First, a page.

Here’s my list of the best experiences I had from the perspective of the projection booth. I tried to narrow it down to ten, but just couldn’t do it. So here they are in no particular order:

Shotgun Stories

This film (and a few others on this list) is an excellent example of why it matters to support American independent cinema. Also, I hope that Michael Shannon garners a deservedly rich and successful career from his performance as Son Hayes, but I worry that he will forever be typecast as a creepy Southerner.


Every screening of this that I projected, I went into the theater for the opening just to witness the audience reaction to the first close-up of Zidane accompanied by¬† the deafening roar of a full football stadium. Some of the best sound design I’ve ever heard.

Miyazaki Series

Beautiful and weird.


Dore Mann’s performance just plain freaked me out.

La France

Who knew WWI would be such a lovely setting for modern pop songs?

Momma’s Man

By far, the Jacobs’ Manhattan loft is the best shooting location of the year.

Hal Ashby Series

Some of my favorite audiences of the year, especially the people who had never seen many of the films (I still have a hard time wrapping my head around the possibility that there are people out there who have never seen Harold & Maude).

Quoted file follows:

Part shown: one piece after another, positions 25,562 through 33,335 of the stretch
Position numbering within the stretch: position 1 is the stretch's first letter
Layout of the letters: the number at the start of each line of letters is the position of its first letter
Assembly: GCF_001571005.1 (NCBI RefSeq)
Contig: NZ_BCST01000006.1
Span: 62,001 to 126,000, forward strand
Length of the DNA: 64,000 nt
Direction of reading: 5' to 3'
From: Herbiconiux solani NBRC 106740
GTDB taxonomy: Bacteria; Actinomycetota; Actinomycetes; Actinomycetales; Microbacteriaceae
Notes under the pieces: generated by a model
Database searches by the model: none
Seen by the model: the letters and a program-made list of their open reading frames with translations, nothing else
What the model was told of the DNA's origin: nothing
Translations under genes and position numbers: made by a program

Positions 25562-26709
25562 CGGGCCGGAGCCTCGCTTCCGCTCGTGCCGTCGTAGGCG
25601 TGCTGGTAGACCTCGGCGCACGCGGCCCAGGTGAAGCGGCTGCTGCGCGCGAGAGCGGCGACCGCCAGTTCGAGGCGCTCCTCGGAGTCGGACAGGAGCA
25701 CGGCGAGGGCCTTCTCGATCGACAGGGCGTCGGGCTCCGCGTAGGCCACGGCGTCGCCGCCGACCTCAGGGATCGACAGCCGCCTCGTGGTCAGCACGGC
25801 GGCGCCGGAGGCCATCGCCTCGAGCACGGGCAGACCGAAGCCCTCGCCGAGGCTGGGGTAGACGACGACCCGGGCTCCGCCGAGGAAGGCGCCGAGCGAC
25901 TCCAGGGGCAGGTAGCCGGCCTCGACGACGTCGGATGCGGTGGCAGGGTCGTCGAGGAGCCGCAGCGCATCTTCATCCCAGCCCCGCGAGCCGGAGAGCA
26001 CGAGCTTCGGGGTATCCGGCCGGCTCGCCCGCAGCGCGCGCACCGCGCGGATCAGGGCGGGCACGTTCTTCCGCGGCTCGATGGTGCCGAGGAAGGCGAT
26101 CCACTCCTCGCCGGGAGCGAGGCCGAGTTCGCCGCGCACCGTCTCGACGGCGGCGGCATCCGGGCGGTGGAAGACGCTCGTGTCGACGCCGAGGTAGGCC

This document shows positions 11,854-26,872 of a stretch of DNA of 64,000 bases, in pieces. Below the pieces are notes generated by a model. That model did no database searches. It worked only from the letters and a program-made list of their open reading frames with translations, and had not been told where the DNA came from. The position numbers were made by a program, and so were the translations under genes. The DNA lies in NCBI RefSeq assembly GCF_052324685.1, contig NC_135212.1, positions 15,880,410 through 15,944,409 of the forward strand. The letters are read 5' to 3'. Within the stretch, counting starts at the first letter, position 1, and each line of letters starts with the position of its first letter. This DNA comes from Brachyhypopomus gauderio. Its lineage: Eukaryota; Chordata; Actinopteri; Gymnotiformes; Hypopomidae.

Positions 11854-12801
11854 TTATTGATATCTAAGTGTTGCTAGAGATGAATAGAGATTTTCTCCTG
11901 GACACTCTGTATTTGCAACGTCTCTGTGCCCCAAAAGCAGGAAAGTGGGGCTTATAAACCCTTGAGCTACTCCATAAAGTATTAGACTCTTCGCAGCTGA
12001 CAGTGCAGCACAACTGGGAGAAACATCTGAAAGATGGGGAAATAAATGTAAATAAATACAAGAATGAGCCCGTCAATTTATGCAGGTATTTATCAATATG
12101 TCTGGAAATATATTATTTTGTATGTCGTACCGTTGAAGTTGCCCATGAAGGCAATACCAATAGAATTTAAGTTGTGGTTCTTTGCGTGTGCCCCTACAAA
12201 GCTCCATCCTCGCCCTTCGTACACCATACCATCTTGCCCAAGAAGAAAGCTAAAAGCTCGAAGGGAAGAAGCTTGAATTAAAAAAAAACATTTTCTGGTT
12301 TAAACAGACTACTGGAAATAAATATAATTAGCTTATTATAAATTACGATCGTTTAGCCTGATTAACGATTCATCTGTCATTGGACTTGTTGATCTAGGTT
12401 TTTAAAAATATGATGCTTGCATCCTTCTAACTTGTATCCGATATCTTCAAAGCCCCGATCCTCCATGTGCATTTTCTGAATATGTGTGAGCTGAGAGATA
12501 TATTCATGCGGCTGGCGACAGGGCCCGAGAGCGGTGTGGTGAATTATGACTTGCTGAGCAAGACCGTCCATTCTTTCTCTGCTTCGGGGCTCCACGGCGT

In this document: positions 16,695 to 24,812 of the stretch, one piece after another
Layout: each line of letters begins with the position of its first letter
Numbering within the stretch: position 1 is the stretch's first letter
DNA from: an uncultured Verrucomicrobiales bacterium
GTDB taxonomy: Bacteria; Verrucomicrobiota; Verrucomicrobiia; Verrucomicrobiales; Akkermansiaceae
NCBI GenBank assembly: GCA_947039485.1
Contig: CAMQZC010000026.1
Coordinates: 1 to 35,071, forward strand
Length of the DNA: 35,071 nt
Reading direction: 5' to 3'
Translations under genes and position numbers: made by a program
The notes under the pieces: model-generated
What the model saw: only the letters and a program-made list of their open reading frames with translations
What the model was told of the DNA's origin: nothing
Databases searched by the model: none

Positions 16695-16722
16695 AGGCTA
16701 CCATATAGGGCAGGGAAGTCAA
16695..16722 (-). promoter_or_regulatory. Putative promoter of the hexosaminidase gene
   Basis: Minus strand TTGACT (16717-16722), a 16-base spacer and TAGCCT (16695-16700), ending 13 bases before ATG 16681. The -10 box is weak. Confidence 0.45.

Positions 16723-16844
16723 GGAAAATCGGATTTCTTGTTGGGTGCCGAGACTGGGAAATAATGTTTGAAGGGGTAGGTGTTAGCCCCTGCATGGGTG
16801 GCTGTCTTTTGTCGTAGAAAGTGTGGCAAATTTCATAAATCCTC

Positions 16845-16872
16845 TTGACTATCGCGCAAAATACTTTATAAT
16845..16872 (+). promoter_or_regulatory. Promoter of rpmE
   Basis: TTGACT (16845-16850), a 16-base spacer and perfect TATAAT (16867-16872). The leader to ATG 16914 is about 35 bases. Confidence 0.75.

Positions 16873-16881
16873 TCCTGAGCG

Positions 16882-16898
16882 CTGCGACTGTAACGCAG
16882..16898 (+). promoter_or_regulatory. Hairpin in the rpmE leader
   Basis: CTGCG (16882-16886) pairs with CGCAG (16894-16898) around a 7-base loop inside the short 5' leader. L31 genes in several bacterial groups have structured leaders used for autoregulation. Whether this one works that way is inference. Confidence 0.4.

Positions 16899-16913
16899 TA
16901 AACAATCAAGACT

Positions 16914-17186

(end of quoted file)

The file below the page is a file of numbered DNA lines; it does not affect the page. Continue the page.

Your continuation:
Decibel Fest: Optical Showcase #2

Occasionally our space gets transformed in some pretty odd ways for a cinema, and this night was perhaps my favorite (and most challenging). Carole Kim’s piece required two digital projectors, the curtains closed, and a giant translucent scrim hung eight feet in front of the curtains to provide a very cool layered effect. It’s one of those things that needs to be seen to be understood…

Kamran Sadeghi of Seattle provided plenty of mind-bending visuals and sound, all (like each performance of the night) mixed live in the cinema. If the db Fest does this again next year, I highly recommend checking it out.

War of The Worlds 70th Anniversary

Another great transformation of the space, this time nice and simple: Curtains closed, lights down except for a dim spotlight on an antique Philco tube radio while the original radio broadcast played in its entirety.

Sweet Dreams

From the Slovenian Series, a nice, sweet coming of age story, but I am guilty of loving any film that features a projection booth in the story arc. Reminiscent of Cinema Paradiso, but not nearly as schmaltzy…

Note By Note

This was a great portrait of the beauty of craftsmanship, from woodwork to exacting mechanical details, but the best part was having a concert grand Steinway in our cinema. The bonus: watching professional piano movers at work on closing night.

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